Friday, October 13, 2006

TSA: Never Mind

This just in ... Never Mind Dept.
PLAN B! The T.S.A. said today that many of the liquids and gels that had been prohibited from carry-on bags for six weeks may now be brought on a plane, if they are all packed in a see-through plastic zip-top quart-sized bag.

At its press coference, the T.S.A. could have said, "Listen, folks, we've carefully looked at the ban on liquids and gels under our ongoing process of sensible risk-management evaluation, and we've decided it is now o.k. to return to the status quo ante."

But noooo. Under Plan B, your lip gel is no longer suspect, so long as it can be seen.

Several quick points here:

1. Won't the need to rumnmage in your carry-on for the plastic zip-top bag create more confusion at the checkpoint?

2. For you day-traders out there, there is no stock play, at least on the major manufacturer of zip-top bags, SC Johnson, which is a privately held company that makes Ziploc bags, as well as Pledge and Fantastik and other consumer products.

3. For weeks, as frequent travelers know, a good number of T.S.A. screeners have been in quiet revolt against the new rules anyway. I've seen them use their heads to, for example, allow a mother with a baby to bring on an infant bottle of apple juice -- forbidden under the rules. A few screeners are humps, but most of them have been using their own discretion for weeks. In general, the ban was falling apart anyway.

Incidentally, I loved the Associated Press advance story on this, which said that the bans were "instituted after a plot to bomb jets flying into the United States was foiled." The same story early this morning also said that "British police broke up a terrorist plot to assemble and detonate bombs using liquid explosives on airliners crossing the Atlantic Ocean from Britain to the United States."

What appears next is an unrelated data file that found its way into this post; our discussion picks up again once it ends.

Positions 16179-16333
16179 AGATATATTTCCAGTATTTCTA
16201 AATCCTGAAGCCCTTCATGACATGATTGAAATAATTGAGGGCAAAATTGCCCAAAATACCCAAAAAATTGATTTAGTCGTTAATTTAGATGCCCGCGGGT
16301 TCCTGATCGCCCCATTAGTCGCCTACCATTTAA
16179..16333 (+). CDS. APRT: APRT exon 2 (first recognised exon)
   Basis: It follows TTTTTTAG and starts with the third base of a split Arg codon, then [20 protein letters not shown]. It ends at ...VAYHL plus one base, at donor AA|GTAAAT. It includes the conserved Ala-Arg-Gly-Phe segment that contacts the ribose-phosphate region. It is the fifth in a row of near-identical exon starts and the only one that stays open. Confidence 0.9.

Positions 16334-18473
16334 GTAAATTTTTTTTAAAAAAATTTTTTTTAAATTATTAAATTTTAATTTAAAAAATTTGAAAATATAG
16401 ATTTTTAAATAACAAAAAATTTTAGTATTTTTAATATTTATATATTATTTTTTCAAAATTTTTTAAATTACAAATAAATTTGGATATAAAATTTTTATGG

I am still waiting for someone to tell me something specific about this foiled "plot" that the news media credulously have assigned to the historical record. Was it real? Was it imminent? If so, why have we seen no evidence besides a cache of nutty jihadist videotapes that just as easily could have been made for YouTube. And come to think of it, we haven't even seen the videotapes; we've just heard tell of them.

I'm flying out of Kennedy tomorrow on an all-night trip on which toothpaste and deodorant will be welcome. I have to dash to the Pathmark for a Ziploc quart bag before there's a run on the shelves.
More later ...
posted by Joe Sharkey | 10:00 AM | 1 comments
Back from the Desert...
It seems like only a few days ago I was out in the desert in Tucson, worried about nothing more than the growth of pest-like grasses that sprouted up during an unusually rainy August.

"I got some knee-high buffel-grass growing around the base of a 25-foot saguaro. What do you have that will kill the buffel-grass and won't hurt the saguaro?" I was asking the man behind the counter of the Do It Yourself Pest and Weed Control store, who promptly fetched a jug of stuff to do the job. (That isn’t a conversation I could have ever imagined myself having a few years ago, by the way).

Buffel-grass is a pest, a blight on the Sonoran desert, introduced in southern Arizona a century ago by cattle people who thought that a desert was a good place for profitable grazing. Things didn’t work out all that well for the cattlemen, but their damned buffel grass spread over the decades through the native environment of cacti, mesquite, creosote and palo verde. Buffel grass thrives with moisture, but when it dries out, as it inevitably does in a desert, it creates a wildfire hazard.